Max Stier, the man behind the recent, uncorroborated allegations against Justice Kavanaugh was an attorney on Clinton’s impeachment team, opposite Kavanaugh.
The New York Times reporters published the claim based solely on Stier’s account, who they were unable to actually speak to.
Stier’s allegation against Kavanaugh became public in the piece that ran on Saturday, as a part of a newly-published book on the Supreme Court justice. An editor’s note added after publication includes the previously omitted detail that the woman involved “declined to be interviewed and friends say that she does not recall the incident.”
Because of the many holes in the allegations reported in the piece, Stier’s connections and consequently his motives have come into question in the wake of its publication, with conservative critics pointing out that the CEO of non-profit Partnership for Public Service had, at one point, been a member of former President Bill Clinton’s legal team during the Clinton-Lewinsky scandal in 1998, during his tenure with the law firm Williams & Connolly.
“Is that the same Max Stier who was one of Clinton’s defense attorneys? Yes, yes it is,” Sean Davis, the co-founder of online magazine The Federalist tweeted.
Stier worked on Bill Clinton’s impeachment defense team and helped the disgraced president battle charges of perjury stemming from his denials about an affair with then-White House intern Monica Lewinsky, while Kavanaugh worked on independent counsel Ken Starr’s investigation into Bill Clinton, helping write the Starr Report and its impeachment referral.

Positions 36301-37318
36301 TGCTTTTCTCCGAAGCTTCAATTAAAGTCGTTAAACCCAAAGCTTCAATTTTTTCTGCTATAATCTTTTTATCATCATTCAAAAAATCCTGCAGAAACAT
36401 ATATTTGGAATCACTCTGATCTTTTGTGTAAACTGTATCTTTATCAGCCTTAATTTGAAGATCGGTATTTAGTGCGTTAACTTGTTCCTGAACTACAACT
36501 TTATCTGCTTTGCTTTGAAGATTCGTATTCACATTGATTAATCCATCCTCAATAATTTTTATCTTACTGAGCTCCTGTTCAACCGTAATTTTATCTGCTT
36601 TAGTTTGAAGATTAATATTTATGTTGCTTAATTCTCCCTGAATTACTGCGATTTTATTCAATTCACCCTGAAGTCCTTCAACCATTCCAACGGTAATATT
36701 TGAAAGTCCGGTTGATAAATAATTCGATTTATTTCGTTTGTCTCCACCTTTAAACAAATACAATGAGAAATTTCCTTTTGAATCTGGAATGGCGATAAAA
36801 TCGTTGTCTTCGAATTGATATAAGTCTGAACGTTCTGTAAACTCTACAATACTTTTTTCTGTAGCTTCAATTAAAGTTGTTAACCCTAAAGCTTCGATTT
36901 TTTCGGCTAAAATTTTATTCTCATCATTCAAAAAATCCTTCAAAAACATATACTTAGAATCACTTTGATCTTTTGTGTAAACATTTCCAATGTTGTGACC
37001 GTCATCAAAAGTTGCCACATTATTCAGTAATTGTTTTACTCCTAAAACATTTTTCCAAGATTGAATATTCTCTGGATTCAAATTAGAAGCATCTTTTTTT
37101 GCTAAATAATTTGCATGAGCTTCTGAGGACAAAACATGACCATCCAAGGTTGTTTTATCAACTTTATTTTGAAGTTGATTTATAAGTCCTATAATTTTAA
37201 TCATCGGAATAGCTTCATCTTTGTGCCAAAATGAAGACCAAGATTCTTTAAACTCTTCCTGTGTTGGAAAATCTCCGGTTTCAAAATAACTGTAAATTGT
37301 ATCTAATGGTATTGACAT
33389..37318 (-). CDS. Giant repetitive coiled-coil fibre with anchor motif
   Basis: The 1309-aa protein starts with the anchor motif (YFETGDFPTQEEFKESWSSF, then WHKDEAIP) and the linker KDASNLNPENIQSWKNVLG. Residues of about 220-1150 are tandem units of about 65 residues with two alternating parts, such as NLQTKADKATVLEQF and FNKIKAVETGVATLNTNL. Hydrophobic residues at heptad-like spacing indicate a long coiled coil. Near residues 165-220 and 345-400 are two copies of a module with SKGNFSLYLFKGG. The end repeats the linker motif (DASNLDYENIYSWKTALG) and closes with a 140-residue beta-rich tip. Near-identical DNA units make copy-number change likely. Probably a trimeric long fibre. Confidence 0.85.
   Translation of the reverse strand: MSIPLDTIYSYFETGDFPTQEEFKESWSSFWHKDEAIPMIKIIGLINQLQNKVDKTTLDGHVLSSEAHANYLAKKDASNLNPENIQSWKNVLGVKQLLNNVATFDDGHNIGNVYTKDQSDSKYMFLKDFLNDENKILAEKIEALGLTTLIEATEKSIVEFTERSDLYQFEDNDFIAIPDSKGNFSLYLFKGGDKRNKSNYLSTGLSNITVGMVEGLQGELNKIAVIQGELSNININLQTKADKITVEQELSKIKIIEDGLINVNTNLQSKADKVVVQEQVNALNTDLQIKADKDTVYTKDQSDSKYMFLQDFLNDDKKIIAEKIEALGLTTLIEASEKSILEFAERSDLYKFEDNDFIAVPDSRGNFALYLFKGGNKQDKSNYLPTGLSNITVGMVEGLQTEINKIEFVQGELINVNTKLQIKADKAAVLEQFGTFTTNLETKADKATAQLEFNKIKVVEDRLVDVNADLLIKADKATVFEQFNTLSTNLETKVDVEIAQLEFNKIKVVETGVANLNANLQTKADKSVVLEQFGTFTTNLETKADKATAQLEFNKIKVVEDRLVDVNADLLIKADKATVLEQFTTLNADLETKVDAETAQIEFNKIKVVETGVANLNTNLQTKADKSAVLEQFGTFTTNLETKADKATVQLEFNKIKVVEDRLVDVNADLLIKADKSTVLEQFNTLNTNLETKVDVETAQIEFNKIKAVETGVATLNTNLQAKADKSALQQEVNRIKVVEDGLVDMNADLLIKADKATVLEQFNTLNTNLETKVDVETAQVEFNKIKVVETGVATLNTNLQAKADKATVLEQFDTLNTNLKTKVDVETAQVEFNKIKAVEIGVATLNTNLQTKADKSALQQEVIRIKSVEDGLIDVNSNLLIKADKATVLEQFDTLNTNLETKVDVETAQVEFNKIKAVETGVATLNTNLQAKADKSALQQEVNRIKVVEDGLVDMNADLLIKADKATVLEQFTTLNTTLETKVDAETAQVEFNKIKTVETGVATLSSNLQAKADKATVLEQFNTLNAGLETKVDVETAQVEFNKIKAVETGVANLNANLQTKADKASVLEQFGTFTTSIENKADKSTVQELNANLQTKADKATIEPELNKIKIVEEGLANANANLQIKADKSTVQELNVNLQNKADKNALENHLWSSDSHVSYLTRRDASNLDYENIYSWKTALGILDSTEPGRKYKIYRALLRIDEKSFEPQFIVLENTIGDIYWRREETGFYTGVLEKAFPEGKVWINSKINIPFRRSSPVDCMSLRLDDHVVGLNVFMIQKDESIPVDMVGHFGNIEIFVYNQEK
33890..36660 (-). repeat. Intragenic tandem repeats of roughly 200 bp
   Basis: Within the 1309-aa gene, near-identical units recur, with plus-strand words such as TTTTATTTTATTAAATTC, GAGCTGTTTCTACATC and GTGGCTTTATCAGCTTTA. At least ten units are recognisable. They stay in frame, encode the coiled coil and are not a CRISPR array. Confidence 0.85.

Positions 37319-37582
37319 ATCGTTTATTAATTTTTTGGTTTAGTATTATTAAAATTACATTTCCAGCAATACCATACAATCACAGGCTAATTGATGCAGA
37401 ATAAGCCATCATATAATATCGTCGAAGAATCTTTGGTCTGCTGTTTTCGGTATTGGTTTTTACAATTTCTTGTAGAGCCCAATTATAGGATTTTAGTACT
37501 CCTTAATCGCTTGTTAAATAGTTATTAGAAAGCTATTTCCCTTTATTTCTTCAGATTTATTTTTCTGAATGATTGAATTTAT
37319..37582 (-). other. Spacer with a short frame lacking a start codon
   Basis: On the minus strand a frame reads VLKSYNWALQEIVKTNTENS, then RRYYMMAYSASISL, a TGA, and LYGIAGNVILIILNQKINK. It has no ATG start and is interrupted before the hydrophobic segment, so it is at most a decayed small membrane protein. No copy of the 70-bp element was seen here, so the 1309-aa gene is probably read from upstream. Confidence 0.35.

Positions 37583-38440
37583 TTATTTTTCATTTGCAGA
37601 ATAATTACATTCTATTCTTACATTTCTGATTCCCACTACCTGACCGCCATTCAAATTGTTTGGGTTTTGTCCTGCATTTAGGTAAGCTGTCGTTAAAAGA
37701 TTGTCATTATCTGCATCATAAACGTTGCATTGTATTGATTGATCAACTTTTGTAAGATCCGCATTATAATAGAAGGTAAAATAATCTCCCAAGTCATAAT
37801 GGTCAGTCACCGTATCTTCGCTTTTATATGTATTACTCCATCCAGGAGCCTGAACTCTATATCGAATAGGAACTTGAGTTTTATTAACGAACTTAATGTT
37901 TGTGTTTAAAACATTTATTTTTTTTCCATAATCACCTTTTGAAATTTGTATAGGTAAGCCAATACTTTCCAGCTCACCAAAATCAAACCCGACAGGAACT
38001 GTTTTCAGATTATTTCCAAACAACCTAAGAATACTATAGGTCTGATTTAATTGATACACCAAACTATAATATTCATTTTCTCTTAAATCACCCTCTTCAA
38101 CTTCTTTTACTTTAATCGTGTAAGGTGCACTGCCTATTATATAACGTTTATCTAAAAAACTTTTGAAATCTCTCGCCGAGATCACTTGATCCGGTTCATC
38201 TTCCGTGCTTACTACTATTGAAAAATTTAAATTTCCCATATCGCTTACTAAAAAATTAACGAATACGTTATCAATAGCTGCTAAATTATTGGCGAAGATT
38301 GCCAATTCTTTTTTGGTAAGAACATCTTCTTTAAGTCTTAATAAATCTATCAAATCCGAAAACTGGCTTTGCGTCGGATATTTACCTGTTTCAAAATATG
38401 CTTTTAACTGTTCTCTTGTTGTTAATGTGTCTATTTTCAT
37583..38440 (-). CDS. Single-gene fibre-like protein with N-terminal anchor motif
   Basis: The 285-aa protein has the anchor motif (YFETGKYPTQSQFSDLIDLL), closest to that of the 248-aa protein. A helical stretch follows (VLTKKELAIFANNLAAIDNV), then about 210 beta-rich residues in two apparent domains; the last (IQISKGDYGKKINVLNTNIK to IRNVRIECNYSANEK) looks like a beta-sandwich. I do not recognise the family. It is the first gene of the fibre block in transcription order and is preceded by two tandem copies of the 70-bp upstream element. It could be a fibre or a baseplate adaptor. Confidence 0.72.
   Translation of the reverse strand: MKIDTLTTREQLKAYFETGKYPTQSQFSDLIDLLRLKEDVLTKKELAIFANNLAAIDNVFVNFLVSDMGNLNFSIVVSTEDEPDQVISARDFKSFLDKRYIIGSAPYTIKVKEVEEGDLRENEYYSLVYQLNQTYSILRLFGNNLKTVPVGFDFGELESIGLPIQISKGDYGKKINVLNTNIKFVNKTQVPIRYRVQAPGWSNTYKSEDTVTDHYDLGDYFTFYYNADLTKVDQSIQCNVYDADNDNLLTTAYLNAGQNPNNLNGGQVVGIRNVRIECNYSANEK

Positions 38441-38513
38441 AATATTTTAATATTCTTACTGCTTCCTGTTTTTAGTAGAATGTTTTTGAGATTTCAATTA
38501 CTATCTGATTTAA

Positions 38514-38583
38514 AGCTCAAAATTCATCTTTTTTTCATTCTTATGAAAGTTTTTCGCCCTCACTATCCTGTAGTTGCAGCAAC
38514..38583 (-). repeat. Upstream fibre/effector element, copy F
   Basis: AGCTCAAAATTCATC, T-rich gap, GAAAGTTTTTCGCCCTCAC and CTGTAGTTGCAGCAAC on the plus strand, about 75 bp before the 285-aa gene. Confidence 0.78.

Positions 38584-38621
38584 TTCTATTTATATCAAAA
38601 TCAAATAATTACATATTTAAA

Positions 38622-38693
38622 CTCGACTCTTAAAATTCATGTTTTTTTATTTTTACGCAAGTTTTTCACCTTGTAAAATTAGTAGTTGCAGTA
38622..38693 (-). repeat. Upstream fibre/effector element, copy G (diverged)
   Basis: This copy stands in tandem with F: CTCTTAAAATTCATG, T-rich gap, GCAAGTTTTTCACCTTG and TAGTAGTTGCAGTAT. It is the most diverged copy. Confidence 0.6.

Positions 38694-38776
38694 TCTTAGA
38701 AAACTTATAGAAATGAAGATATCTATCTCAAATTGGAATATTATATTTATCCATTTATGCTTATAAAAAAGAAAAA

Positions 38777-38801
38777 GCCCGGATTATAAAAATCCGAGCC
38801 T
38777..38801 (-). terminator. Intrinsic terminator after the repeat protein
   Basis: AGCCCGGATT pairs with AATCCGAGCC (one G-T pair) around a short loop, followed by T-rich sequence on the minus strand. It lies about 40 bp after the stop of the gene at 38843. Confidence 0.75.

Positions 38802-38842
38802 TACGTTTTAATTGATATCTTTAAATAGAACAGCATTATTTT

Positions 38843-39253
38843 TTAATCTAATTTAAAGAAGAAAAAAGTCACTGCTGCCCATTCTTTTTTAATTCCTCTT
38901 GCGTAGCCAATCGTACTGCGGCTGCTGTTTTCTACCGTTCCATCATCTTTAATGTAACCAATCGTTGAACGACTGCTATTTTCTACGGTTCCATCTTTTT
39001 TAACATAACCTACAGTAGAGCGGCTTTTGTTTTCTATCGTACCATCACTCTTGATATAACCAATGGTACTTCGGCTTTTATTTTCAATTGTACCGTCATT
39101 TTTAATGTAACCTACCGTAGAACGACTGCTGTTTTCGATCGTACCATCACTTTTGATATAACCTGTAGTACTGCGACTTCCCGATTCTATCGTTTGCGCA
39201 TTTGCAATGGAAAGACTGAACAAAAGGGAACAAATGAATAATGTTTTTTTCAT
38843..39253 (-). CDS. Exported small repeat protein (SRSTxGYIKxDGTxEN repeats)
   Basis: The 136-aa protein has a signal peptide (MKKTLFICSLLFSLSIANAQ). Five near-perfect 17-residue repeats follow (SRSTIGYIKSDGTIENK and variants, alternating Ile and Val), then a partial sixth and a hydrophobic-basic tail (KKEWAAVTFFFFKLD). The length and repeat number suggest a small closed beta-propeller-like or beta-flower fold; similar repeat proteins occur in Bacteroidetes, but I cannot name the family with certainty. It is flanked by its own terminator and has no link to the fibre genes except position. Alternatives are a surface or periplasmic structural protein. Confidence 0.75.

The reporters of the NY Times piece say Mr. Stier “notified senators and the F.B.I. about this account, but the F.B.I. did not investigate and Mr. Stier has declined to discuss it publicly. We corroborated the story with two officials who have communicated with Mr. Stier.”
In a Senate session on Sept. 16, Senator Chuck Grassley stated that Stier did not contact him or the team doing the investigation into Kavanaugh last year.
“Now, fast forward to this past weekend and the issues that I and a lot of other members of the Senate are being asked about this very day, just if there’s nothing else going on in this town but you dig up something that happened a year ago. The New York Times published a book excerpt about Justice Kavanaugh’s younger days that has fueled a very fresh rumor from someone whose friends claim contacted senators on the committee.
“That person, Mr. Stier, didn’t reach out or provide information to the committee majority. Apparently he also didn’t provide any information to these writers. It’s only on the word of two anonymous sources that his name and accusation comes up in this story in The New York Times.
“After interviewing eight people related o the Ramirez allegations, not once was Mr. Stier’s name mentioned. Had my staff received substantive allegations or had he approached me or my staff, we would have attempted to take a statement and interview him. But the alleged victim, who also didn’t speak to these writers, apparently does not recall the incident. That’s a point that The New York Times failed to include in its initial coverage.”
“Now it happens that accountability is a cornerstone of democracy,” Grassley concluded.
According to a biography on the Partnership for Public Service’s website, “Stier has previously worked in all three branches of federal government.”
“In 1982, he served on the personal staff of Congressman Jim Leach, while in 1992, he clerked for Chief Judge James Oakes of the U.S. Court of Appeals for the Second Circuit, before going on to clerk for Justice David Souter of the U.S. Supreme Court in 1994.”